When talking about barbecue (called BBQ by some) let’s get a couple of facts straight. We’re specifically referring to the process when meat is hot-smoked, low and slow, between 200 and 250 degrees. This is often done in a barbecue pit or a grill. However, grilling refers to high, direct heat and faster cooking. And the general barbecue process is even different than smoking; smoked meats are cooked low and slow, but with indirect heat at less than 200 degrees. With that out of the way, these are the top six things to know:
- HISTORY: Barbecue predates George Washington, who twice made mention in his diaries about attending a “barbicue” (he was a horrible speller). Recent presidents have also hosted barbecues - the late Lyndon B. Johnson threw the first White House barbecue, while Jimmy Carter opted for a “pig-pickin” for 500 people, and George H. W. Bush gave foreign guests at taste of Texas-style barbecue at his Kennebunkport getaway.
- METHOD: There’s much debate on whether to use wood (and what type), charcoal, or gas. It can also be cooked wet, using a sauce or marinade, or via dry rub. It takes trial, error and [lots of] time to find the perfect combination.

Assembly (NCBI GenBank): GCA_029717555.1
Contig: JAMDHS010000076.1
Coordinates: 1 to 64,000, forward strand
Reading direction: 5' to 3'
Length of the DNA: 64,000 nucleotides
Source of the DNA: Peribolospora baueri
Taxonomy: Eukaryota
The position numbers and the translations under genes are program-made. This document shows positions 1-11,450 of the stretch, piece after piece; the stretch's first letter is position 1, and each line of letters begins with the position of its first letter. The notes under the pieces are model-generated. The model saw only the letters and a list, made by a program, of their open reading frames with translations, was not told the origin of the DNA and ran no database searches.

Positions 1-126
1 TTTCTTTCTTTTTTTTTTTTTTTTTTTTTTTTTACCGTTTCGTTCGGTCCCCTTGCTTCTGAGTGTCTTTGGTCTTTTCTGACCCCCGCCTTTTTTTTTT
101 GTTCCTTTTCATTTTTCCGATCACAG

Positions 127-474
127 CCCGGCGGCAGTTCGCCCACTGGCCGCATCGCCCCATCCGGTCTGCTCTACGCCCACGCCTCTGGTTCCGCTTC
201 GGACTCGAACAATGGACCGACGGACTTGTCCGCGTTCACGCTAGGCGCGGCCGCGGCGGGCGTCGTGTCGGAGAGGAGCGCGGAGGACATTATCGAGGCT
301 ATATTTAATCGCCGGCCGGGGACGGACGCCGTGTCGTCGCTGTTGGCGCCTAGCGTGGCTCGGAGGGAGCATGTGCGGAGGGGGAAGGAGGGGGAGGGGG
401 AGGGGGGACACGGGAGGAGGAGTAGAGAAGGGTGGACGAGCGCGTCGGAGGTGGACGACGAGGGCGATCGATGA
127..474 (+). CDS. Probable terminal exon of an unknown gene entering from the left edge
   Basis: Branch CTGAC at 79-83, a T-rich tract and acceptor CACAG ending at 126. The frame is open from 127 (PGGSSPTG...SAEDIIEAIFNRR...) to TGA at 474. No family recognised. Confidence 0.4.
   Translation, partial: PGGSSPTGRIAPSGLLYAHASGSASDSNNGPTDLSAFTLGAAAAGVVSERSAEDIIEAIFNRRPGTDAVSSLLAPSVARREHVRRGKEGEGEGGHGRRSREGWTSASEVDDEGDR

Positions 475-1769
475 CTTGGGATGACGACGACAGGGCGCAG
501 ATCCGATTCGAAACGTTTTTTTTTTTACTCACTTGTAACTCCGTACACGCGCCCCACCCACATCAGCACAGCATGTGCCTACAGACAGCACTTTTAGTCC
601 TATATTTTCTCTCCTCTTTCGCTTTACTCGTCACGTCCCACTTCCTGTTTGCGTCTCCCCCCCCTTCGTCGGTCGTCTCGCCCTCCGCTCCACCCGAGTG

- MEAT: You can barbecue everything from sausage, brisket, beef ribs, pork ribs, chicken and ham to turkey, pork shoulder (or the whole hog), turkey, goat and lamb – although we’re partial to beef here at Apron. There are even four different types of pork ribs - spare ribs come from the underbelly; St. Louis-style are spare ribs without the breastbone; country-style are made from the pork shoulder; and baby-back are from the top of the ribcage.
- REGIONS: You may know there are regional differences (think Kansas City, known for its meat variety, Memphis with its tomato-vinegar-based sauces, Chicago’s known-for of dry rubbed meats, and even the hotly-debated Brooklyn). Interestingly, the Carolinas have three regions of their own – Eastern North Carolina, Piedmont, and South Carolina – and Texas has two – Central and East Texas.
- SAUCES:With regions come sauces that have developed a cult-like following. To name a few, folks can choose from Alabama white sauce, Texas-style mop sauce, sweet and tangy Kansas City sauce, South Carolina mustard sauce, Eastern North Carolina vinegar sauce and Lexington dip.
- STATS: Oklahoma has the most BBQ restaurants per capita (one for every 5,000 residents), while Alabama has the highest percentage of BBQ restaurants (8% of all restaurants in Alabama are barbecue). On the other end of the scale, Connecticut has the least number of BBQ restaurants in the nation while New York has the lowest percentage. Our barbecue-loving hearts can’t imagine!